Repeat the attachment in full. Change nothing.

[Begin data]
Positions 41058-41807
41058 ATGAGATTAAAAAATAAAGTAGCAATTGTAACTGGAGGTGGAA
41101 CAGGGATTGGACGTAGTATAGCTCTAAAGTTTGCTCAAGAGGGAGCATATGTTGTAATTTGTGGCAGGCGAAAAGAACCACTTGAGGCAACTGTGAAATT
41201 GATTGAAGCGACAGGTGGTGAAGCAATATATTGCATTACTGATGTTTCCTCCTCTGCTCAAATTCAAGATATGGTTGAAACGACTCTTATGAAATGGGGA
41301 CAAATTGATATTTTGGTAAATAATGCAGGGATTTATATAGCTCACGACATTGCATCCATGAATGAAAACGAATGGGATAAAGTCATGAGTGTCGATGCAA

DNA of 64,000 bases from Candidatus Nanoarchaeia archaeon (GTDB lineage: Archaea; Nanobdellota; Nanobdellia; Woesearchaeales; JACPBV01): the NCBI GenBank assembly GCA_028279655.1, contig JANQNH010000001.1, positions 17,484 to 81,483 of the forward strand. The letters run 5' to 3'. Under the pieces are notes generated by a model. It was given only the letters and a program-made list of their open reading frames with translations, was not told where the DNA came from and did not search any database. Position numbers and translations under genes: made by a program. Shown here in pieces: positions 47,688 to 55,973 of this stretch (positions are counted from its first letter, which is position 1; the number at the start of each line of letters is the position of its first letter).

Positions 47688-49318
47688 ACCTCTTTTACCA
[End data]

Positions 41058-41807
41058 ATGAGATTAAAAAATAAAGTAGCAATTGTAACTGGAGGTGGAA
41101 CAGGGATTGGACGTAGTATAGCTCTAAAGTTTGCTCAAGAGGGAGCATATGTTGTAATTTGTGGCAGGCGAAAAGAACCACTTGAGGCAACTGTGAAATT
41201 GATTGAAGCGACAGGTGGTGAAGCAATATATTGCATTACTGATGTTTCCTCCTCTGCTCAAATTCAAGATATGGTTGAAACGACTCTTATGAAATGGGGA
41301 CAAATTGATATTTTGGTAAATAATGCAGGGATTTATATAGCTCACGACATTGCATCCATGAATGAAAACGAATGGGATAAAGTCATGAGTGTCGATGCAA

DNA of 64,000 bases from Candidatus Nanoarchaeia archaeon (GTDB lineage: Archaea; Nanobdellota; Nanobdellia; Woesearchaeales; JACPBV01): the NCBI GenBank assembly GCA_028279655.1, contig JANQNH010000001.1, positions 17,484 to 81,483 of the forward strand. The letters run 5' to 3'. Under the pieces are notes generated by a model. It was given only the letters and a program-made list of their open reading frames with translations, was not told where the DNA came from and did not search any database. Position numbers and translations under genes: made by a program. Shown here in pieces: positions 47,688 to 55,973 of this stretch (positions are counted from its first letter, which is position 1; the number at the start of each line of letters is the position of its first letter).

Positions 47688-49318
47688 ACCTCTTTTACCA